I wrote this article about pruning and dead heading hydrangeas a while back. The information still holds true. This is one of my most asked about subjects. Enjoy! John
A rare beautiful January day found us preparing some new flower beds for Ms. Marion, who most people around here refer to as “The hydrangea lady.” I knew she was working in the yard and I really wasn’t paying attention to what she was doing until I walked by a garden cart full of old, brown hydrangea blooms that had been freshly cut.
Since I get asked about cutting, deadheading, and shaping hydrangeas quite often, and since Marion is the most knowledgeable hydrangea grower I ever met, I went looking for her to see what was going on. I found her bent over a planting of hydrangeas, busily working her pruning shears.
I asked about her technique because what she was doing was different from what I would have done. She stood and smiled and said, “These are ‘Annabelle’ hydrangeas. Annabelles and a few others of their kind (h.arborescens) bloom on new growth and may be pruned at any time.” She was quick to add that hydrangeas do not have to be pruned and that she was just taking off the old blooms and cutting to get a little shape on the plants when they come back in the spring. Marion does not believe in much actual “pruning” of the hydrangeas, but she said that it was time go remove the old blooms which were becoming unsightly. She said that a few other hydrangeas, notably “limelight” and “pee gee” hydrangeas bloom on new growth and are not so particular.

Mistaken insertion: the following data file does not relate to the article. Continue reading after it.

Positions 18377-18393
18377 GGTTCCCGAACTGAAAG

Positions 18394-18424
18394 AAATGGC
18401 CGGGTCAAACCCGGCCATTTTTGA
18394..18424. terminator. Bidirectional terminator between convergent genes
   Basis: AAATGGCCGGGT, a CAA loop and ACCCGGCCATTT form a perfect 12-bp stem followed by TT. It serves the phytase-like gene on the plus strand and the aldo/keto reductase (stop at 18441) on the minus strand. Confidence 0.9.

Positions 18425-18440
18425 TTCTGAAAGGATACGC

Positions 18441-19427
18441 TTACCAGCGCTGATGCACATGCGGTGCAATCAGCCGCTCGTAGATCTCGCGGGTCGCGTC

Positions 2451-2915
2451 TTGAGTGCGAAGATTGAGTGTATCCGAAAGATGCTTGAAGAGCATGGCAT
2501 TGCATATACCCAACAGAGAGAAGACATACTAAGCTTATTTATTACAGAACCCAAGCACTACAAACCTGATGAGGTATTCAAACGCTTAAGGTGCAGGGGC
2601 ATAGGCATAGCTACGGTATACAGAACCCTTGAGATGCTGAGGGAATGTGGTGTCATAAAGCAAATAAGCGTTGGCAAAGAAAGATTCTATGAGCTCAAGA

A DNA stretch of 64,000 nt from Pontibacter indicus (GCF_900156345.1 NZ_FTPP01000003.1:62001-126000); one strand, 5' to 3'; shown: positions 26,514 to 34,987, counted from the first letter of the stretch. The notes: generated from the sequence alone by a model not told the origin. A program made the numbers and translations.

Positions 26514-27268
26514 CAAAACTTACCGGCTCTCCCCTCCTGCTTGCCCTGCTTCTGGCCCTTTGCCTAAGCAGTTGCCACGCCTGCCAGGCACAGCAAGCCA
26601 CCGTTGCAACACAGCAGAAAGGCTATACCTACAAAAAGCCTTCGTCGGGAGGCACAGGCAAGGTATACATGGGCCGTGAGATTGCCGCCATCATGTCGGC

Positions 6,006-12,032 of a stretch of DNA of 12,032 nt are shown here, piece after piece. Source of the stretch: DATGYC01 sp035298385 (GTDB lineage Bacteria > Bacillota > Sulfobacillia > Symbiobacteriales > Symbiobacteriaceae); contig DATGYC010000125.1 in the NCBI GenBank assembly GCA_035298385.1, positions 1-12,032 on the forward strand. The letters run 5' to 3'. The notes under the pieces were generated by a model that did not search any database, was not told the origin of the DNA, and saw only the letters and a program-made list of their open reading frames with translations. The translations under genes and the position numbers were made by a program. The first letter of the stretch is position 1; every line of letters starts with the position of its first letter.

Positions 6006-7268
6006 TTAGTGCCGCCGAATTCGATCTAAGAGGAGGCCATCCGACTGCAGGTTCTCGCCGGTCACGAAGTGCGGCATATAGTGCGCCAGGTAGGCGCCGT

I asked about cutting the dead blooms out of other types of hydrangeas and she walked over to a tall oak leaf variety. She pulled a stem down and said, “I would just cut the old flower head off right here.”
Marion explained that the blooms for oakleaf and mophead hydrangeas have already been set and that they are contained in the new buds coming from the sides of the stems. She showed me the new (blooming) growth on an oakleaf hydrangea and said, “we can cut down close to these developing buds and not lose the flowers in the spring.”
So then I asked, “what would happen if you cut the plant lower because it was too tall?”To which she replied, “Well, I wouldn’t do that because I will get more blooms by cutting up high. If you want to shape the plant, or if it is just too tall, you can cut the stem as low as you wish with the understanding that the only blooms left will come from the already developed new growth. For instance, you can cut way down here (see picture below) and the plant will still bloom from the buds below.
In a few short statements and by showing me a few examples, she had answered my question about cutting the old blooms from hydrangeas. The fact that she was doing the job on a day in January told me that this was the correct time to do so. Marion would not have been doing that particular job, otherwise. She is a most knowledgeable and accomplished teacher.
You may wish to see a previous article which explains the dynamics of plant pruning: Pruning as an art form-the basics of pruning
I also wrote about a tour of Marion’s beautiful hydrangeas last June. There are some good pictures and info there. See a tour of Marion’s hydrangeas
If you would like a consultation with John Schulz, Landscape Artist, in your yard, Please contact me by email
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